Gripe, gripe, gripe…complain! Fault finding, blaming and blame shifting…accusation and innuendo. Mud-slinging and name calling…social turmoil, political turmoil, economic turmoil—even the weather is in turmoil! What is going on?
My stomach knots up just writing that. Some of us carry anxiety in our stomach (and risk ulcers), others carry it in the shoulders (and deal with back pain) others bodies turn it into migraines. Power struggles, competition and crime—whatever happened to loyalty and faithfulness, of doing a good job because that is the thing to do? It seems you can’t get away from something to worry about or be fearful of. If it’s not a rocket raining down on your head it is a hurricane barreling toward you. Is it any wonder people are becoming sick and heading for their addiction of choice? We are addicted to everything from food and caffeine to alcohol to risk taking and hard drugs—anything to bring us comfort.
The Root of The Problem? We have a worldview instead of a kingdom view! The result is that we are short sighted. It is me and mine; we don’t see the big picture. The small view of things means we are pretty much ego-centric and don’t want to share our toys. “But he took my … and I want it back!” We keep our eyes at “eye level;” we have to look higher than that, get our eyes off of self, off of our brother/neighbor, etc. and fasten our eyes on our heavenly Father.
Jesus knew we do not think like God does and consequently we do not value the same things that God values. Thankfully, we can change that, if we want to. In Eph. 5:10 Paul urges us to “find out what pleases God.” So thinking like God is something we can find out—learn to do? I question God, “I can learn (find out) to think like You do? How do I do that?” What went off in my head rocked me. “READ THE RED PRINT!” Huh?
The Sermon on the Mount is a good place to start. In Matthew 6 Jesus encourages His disciples to not be or do like the hypocrites (scribes and Pharisees) whose lifestyle was a very noisy, public show of piety. The scribes and Pharisees were both religious and political leaders…and Jesus called them hypocrites. They made a lot of noise (like politicians today) so people would notice them giving to the needy, praying in public places and fasting. They wanted to be noticed…and that notice was the only reward that they received. In Matthew 23:27 Jesus said they were “white-washed sepultures filled with dead men’s bones!” Their faith and their lifestyle were dead, hollow and lifeless—without power. Perhaps we could see some parallels with the same social sector today. There were a few good men involved back then and the same is true today.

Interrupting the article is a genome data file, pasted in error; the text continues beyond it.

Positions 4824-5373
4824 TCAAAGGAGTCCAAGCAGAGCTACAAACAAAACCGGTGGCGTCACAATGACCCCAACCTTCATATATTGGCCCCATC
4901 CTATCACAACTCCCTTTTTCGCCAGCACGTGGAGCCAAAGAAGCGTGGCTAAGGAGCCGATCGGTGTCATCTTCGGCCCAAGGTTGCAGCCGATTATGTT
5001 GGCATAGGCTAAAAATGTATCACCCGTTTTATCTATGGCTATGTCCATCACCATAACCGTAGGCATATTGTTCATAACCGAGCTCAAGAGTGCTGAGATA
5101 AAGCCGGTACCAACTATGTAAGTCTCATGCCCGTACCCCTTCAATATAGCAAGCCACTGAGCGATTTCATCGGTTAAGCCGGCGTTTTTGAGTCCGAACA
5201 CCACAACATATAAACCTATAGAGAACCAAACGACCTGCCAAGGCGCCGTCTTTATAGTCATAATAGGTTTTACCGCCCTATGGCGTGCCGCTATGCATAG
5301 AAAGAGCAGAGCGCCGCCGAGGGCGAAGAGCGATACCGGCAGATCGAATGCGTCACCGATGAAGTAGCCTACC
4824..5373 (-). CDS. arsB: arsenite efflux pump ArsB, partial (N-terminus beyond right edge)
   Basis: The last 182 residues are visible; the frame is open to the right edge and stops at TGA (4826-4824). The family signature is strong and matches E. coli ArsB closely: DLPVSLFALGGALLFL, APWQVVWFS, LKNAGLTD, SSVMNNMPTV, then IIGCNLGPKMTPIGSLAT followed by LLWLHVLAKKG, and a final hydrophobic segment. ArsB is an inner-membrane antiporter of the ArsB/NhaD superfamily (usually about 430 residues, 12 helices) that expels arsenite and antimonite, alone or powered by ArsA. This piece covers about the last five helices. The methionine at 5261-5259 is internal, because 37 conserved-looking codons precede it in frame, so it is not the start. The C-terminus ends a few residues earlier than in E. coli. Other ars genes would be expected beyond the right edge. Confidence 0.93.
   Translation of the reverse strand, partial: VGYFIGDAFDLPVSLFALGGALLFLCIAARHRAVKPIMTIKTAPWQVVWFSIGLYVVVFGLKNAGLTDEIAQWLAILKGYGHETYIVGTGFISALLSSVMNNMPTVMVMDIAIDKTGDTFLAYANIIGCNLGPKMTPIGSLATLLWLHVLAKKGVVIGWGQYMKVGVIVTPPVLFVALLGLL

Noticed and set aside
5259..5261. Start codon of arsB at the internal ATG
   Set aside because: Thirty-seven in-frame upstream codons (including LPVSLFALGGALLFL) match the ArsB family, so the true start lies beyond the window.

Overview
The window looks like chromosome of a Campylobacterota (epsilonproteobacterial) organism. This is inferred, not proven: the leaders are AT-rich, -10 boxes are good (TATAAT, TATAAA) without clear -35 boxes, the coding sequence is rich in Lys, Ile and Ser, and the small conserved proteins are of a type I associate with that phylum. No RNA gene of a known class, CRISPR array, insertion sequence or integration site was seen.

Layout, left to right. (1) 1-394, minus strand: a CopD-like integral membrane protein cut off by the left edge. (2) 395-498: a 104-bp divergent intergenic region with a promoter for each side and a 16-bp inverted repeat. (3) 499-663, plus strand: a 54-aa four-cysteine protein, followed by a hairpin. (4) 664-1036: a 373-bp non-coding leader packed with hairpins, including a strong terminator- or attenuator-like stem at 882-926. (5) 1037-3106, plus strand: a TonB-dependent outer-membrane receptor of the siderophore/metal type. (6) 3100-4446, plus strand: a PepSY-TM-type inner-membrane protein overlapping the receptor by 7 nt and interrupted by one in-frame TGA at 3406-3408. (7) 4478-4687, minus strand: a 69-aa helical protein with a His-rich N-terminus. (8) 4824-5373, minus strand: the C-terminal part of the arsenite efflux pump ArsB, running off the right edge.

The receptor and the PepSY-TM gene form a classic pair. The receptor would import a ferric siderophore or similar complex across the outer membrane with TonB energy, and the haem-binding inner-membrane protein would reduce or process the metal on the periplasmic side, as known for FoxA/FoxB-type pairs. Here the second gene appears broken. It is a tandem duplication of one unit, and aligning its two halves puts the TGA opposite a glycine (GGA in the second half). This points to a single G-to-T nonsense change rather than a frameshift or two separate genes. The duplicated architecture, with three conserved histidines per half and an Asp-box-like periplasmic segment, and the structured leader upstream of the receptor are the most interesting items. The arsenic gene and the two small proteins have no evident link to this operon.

Contrast that with what Jesus required of His disciples—to not draw attention to their giving, their prayer or fasting—or to how they practiced their righteousness or their politics? Acts of righteousness was to be a private thing between them and their heavenly Father. They were to have a private lifestyle of intimacy. I believe that it was understood that all the public offering of sacrifices and charitable giving was to continue, but without fanfare and in addition there was to be a private, intimate relationship with Father God.
I have heard many people say that we must “respond to negativity (regardless of the source or arena) in the opposite spirit.” I believe Matthew 6 is the Biblical basis for that sentiment—every time Jesus said, “But I say to you…” He gave us another picture of the thoughts and values of heaven.
At the beginning of the year I joined Ann VosKamp, author of 1,000 Gifts http://www.aholyexperience.com/category/memorization/ in her challenge to Memorize The Mount—this year we will memorize Matthew 5,6 and 7! Will you join us? We can encourage one another.